Crime Fiction and Identity, Politics and Cultural Citizenship

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Crime Fiction and Identity, Politics and Cultural Citizenship

Without a doubt, the crime genre is utilized by authors as a demonstration of the emergence of new discourses relating to politics, cultural citizenship, and identity. Crime fiction denotes narratives that are centered on criminal acts, especially on investigating said criminal actions, either through amateur work or professional detectives (Scaggs 3). They center on serious crimes that are a portrayal of real life and thereby involving societal depictions of the same. Fictional stories broaden individuals’ cultural horizons and observe and portray the pervading sentiments of its times. Crime fiction is one of the most prolific literary genres; it reveals pressing political matters, moral problems, depth of character, and pressing social vices in society. Most authors use crime novels, films, and television as a medium to demonstrate ongoing discussions in society and to highlight various issues facing communities. In the book Brown Gumshoes: Detective Fiction and the Search for Chicana/o Identity, Ralph E. Rodriguez examines the contributions of different crime fiction writers on the struggles of Chicanas/os and their importance in discussing the political, identity, and cultural citizenship of this minority group. Crime fiction plays a significant role in political, social, and cultural conversations.

Introduction to Crime Fiction

Crime fiction such as police novels, mystery novels, detective stories, and murder mysteries discuss criminal acts and focus on the investigation. According to Askanius, this literary genre dissects societal flaws and ills and exposes the failures of political structures and the economy. Additionally, Crime fiction covers several aspects of human nature and are essential in understanding what makes individual tick, such as their personalities and motivations (2). Most crime fiction authors use these narratives to document individuals’ frustrations in search of justice, while others use them to reflect their society’s status. For instance, Scandinavian crime fiction majorly exposes social vices in Denmark and Sweden societies (Askanius 2). It discusses cultural citizenship in these countries, while crime fiction by minority authors documents the struggles of the minority groups in accessing justice and their identity crisis.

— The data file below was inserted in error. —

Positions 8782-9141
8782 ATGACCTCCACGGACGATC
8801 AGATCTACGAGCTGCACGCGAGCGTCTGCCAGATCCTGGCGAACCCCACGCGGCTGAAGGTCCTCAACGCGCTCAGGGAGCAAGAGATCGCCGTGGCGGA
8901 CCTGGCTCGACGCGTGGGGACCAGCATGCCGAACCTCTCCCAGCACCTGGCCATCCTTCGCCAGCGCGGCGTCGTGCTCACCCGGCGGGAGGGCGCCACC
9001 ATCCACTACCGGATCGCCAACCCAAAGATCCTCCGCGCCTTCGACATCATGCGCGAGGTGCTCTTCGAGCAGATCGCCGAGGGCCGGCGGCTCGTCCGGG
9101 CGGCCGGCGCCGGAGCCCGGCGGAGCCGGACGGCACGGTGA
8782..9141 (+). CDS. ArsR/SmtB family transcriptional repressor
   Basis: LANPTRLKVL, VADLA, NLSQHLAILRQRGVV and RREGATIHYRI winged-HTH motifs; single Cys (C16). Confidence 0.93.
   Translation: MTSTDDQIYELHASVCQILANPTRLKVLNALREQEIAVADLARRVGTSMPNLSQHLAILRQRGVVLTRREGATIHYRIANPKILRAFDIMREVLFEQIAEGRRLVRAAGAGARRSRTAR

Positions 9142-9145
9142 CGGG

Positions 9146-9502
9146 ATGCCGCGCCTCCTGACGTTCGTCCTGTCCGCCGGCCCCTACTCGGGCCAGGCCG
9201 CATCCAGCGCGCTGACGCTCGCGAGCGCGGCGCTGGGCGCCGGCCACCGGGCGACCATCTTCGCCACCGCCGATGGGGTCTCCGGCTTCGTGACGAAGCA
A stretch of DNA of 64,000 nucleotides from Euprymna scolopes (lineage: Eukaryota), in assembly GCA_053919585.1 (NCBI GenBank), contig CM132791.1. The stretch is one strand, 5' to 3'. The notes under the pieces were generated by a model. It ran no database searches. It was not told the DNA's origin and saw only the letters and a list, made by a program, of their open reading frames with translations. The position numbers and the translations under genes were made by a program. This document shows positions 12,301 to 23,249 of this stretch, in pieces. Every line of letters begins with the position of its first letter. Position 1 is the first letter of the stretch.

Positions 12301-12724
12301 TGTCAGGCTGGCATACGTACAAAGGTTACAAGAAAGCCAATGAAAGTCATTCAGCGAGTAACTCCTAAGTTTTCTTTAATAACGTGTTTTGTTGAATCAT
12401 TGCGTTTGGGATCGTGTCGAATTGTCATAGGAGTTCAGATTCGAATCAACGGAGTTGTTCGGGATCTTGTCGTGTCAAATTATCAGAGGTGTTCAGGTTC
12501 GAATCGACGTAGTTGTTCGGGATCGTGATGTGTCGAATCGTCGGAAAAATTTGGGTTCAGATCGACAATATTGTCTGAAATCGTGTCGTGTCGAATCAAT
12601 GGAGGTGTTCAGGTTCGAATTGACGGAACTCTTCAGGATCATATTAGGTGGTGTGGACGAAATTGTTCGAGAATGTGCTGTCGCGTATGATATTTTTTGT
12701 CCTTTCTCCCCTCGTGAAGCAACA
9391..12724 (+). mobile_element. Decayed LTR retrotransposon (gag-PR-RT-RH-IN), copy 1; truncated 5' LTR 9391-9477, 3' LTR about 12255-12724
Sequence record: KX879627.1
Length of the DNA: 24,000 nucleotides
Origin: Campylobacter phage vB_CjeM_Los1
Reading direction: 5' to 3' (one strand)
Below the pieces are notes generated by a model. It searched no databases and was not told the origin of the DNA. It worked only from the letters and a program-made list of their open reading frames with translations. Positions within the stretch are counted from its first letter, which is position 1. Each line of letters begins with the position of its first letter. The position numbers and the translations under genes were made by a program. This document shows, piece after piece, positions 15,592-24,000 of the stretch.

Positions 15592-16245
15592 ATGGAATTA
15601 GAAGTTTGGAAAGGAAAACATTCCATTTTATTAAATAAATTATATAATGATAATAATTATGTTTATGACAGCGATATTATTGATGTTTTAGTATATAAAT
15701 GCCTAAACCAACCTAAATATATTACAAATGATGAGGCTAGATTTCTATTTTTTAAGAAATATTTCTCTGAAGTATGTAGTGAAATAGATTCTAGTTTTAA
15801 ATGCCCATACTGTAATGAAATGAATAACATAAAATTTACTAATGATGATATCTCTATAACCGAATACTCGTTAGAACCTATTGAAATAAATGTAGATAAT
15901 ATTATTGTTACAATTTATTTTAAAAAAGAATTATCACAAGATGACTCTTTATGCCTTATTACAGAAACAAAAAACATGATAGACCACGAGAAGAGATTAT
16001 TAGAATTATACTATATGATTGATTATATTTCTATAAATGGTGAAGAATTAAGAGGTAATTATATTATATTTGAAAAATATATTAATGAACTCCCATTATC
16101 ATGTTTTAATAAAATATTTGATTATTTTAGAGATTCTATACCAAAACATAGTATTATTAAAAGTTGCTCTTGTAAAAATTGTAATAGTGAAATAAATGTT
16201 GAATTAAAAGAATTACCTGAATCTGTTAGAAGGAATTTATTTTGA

Beyer documents that, in recent years, crime genres have become popular among global audiences for their exciting storylines and the insight these narratives offer on society’s cultural, social, and political aspects (13). For instance, the Bridge displays the hidden side of the poor welfare state of Sweden and Denmark border and the various social ills such as violence and fallible legal system while Sally Munt’s Murder by the Book? Discuss the issue of gender inequality and feminism. These crime dramas significantly impact audiences’ understanding of political dimensions and their reflection on contemporary issues in society.

However, crime genres face criticism on their ability to explore and evaluate taboo in society. For instance, critics argue that these narratives’ documentation of extreme violence such as women’s victimization and sexual assault is not proper as children consume the content (Beyer 18). On the other hand, proponents argue that audiences associate crime fiction with the ability to address societal anxieties by solving the mysteries of human behavior, analyzing societal ills deeply, and attributing meaning and patterns to elements of the story. Therefore, their honest presentation is essential in developing a better society.

Identity and Crime Fiction